College-Related Federal Tax Benefits

The U.S. Internal Revenue Service offers the following credits, deductions, and other tax benefits to families with individuals enrolled in, saving for, or paying off college:

American Opportunity Tax Credit

Credits 100% of a student's first $2,000 in tuition, fees, and course materials and 25% of the next $2,000. Maximum credit available is $2,500. 40% of the credit is refundable.

Lifetime Learning credit

The amount of the lifetime learning credit is 20% of the first $10,000 of qualified education expenses paid for eligible students. The maximum of lifetime learning credit you can claim is $2,000 (20% x $10,000). There is no limit to the number of years the lifetime learning credit can be taken. This is a nonrefundable credit.

Student loan interest deduction

The student loan interest deduction is an adjustment to income for the taxpayer and is a dollar for dollar deduction for the amount of student loan interest paid up to up to $2,500 per year for life of a student loan.

Student loan cancellations and repayment assistance

Under certain specific circumstances, the cancellation or a student loan or the receipt of repayment assistance for a student loan may be tax-free to the taxpayer. Consult IRS Publication 970 to find the limited conditions upon which cancellation or repayment assistance may be tax-free.

Coverdell Education Savings Account (ESA)

Can contribute up to $2,000/yr. for a beneficiary until the age of 18. Contributions grow tax-free. Withdrawals from an ESA may be made tax-free if the beneficiary has qualified educational expenses of at least the amount withdrawn.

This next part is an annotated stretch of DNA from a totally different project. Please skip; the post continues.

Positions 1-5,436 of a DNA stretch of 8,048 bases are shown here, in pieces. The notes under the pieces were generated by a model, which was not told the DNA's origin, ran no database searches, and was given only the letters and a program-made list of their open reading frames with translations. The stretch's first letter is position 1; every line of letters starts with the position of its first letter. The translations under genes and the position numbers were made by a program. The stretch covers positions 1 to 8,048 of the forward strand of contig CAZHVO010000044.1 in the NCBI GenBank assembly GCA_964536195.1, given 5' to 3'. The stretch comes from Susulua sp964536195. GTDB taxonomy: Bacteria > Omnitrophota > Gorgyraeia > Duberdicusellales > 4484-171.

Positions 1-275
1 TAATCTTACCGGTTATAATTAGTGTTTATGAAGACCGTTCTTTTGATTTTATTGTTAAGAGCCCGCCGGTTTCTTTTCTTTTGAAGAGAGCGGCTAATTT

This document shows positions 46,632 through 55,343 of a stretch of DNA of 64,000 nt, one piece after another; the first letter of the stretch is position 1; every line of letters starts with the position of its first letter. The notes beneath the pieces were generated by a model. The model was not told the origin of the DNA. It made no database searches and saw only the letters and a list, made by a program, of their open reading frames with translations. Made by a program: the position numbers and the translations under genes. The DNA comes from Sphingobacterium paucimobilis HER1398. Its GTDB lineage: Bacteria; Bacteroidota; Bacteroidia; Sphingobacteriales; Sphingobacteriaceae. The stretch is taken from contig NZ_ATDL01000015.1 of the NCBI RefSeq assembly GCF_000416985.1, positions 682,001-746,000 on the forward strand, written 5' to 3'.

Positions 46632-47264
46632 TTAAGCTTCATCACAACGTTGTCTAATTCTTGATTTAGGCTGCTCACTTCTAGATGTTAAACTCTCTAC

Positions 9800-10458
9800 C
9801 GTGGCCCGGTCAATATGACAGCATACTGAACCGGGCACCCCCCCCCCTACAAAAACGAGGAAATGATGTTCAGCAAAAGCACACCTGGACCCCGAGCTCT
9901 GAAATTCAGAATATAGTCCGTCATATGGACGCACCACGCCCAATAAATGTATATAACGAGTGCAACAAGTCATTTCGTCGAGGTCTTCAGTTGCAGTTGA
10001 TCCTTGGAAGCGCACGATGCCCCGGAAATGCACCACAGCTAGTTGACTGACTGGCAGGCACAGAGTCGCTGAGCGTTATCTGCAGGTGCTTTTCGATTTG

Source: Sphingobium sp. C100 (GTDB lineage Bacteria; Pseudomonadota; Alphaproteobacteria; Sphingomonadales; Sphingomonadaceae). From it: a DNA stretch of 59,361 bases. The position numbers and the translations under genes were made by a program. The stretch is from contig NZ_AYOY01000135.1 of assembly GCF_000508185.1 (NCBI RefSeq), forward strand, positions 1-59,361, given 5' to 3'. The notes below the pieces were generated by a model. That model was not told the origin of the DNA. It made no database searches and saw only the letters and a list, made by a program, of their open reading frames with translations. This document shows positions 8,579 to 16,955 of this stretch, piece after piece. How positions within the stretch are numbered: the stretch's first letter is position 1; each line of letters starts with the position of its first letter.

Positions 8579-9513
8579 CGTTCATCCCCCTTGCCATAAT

Qualified Tuition Programs (“529 plans”)

Can contribute up to the amount of qualified education expenses. Such accounts can be maintained by states or other eligible institutions. Contributions grow tax-free. Withdrawals may be used for eligible expenses or enrollment or attendance at an eligible educational institution. Withdrawals are tax-free if the beneficiary has eligible expenses equal to at least the amount withdrawn.

Education Exception to Additional Tax on Early IRA Distributions

You can take a distribution from your IRA before age 59 1/2 without having to pay the 10% early distribution penalty if money is used for qualified education expenses.

Education savings bond program

Qualified U.S. savings bonds can be cashed without including the interest from the bonds as taxable income if the bond is used to pay for qualified education expenses.

Employer-provided educational assistance

Employers can exclude up to $5,250 of the educational assistance each year from the employee's taxable income.

For more information about these tax benefits, review the IRS's most recent Publication 970: Tax Benefits for Education at .

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